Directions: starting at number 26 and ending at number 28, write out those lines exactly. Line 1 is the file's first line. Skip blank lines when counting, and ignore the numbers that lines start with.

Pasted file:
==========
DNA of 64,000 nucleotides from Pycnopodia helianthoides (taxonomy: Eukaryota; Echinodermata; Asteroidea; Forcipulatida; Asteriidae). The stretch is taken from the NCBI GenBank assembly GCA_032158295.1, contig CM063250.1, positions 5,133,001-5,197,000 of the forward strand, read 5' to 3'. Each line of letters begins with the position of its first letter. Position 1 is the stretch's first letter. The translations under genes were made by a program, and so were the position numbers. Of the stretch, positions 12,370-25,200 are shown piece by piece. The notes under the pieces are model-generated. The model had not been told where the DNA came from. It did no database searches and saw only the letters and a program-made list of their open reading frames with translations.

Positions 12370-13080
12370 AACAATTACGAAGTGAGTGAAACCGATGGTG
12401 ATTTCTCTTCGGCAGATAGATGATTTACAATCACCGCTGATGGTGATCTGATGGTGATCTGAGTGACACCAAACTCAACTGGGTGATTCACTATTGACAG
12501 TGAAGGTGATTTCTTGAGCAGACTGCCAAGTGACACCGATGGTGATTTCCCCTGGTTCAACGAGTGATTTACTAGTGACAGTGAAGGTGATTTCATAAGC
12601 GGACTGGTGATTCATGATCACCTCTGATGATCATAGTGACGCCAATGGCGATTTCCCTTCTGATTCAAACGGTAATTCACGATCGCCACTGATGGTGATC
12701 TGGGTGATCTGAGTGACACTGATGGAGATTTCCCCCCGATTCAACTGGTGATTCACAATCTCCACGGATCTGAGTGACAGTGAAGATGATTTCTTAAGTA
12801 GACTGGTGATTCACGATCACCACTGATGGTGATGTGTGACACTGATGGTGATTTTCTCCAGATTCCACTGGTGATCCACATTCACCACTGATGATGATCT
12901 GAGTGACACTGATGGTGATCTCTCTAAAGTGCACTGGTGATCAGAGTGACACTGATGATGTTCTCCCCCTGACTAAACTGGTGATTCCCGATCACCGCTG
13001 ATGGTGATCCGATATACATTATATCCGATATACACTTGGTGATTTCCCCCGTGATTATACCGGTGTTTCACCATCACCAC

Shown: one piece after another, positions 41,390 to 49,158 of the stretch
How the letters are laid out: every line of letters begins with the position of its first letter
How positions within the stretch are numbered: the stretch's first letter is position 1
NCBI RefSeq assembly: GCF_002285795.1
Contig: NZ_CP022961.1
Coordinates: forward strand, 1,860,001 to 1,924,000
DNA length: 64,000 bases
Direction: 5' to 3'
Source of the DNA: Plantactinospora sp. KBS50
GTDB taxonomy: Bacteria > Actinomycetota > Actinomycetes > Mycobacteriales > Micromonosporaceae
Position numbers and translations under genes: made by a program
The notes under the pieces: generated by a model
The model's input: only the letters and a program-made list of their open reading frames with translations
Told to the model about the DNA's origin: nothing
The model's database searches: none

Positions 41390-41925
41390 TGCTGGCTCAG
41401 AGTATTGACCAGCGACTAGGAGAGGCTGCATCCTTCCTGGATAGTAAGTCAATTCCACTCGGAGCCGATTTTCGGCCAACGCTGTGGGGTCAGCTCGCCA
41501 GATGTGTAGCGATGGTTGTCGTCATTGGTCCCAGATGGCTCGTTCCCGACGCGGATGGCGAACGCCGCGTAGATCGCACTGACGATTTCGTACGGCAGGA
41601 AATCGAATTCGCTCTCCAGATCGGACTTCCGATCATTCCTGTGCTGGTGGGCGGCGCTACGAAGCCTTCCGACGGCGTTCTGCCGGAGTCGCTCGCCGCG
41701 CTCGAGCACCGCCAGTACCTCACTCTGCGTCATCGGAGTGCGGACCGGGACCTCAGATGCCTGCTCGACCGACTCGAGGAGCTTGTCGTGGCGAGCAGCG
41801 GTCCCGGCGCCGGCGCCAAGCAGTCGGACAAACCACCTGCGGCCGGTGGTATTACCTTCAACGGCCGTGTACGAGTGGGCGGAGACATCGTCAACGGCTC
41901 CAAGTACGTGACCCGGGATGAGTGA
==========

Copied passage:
Positions 41390-41925
41390 TGCTGGCTCAG
41401 AGTATTGACCAGCGACTAGGAGAGGCTGCATCCTTCCTGGATAGTAAGTCAATTCCACTCGGAGCCGATTTTCGGCCAACGCTGTGGGGTCAGCTCGCCA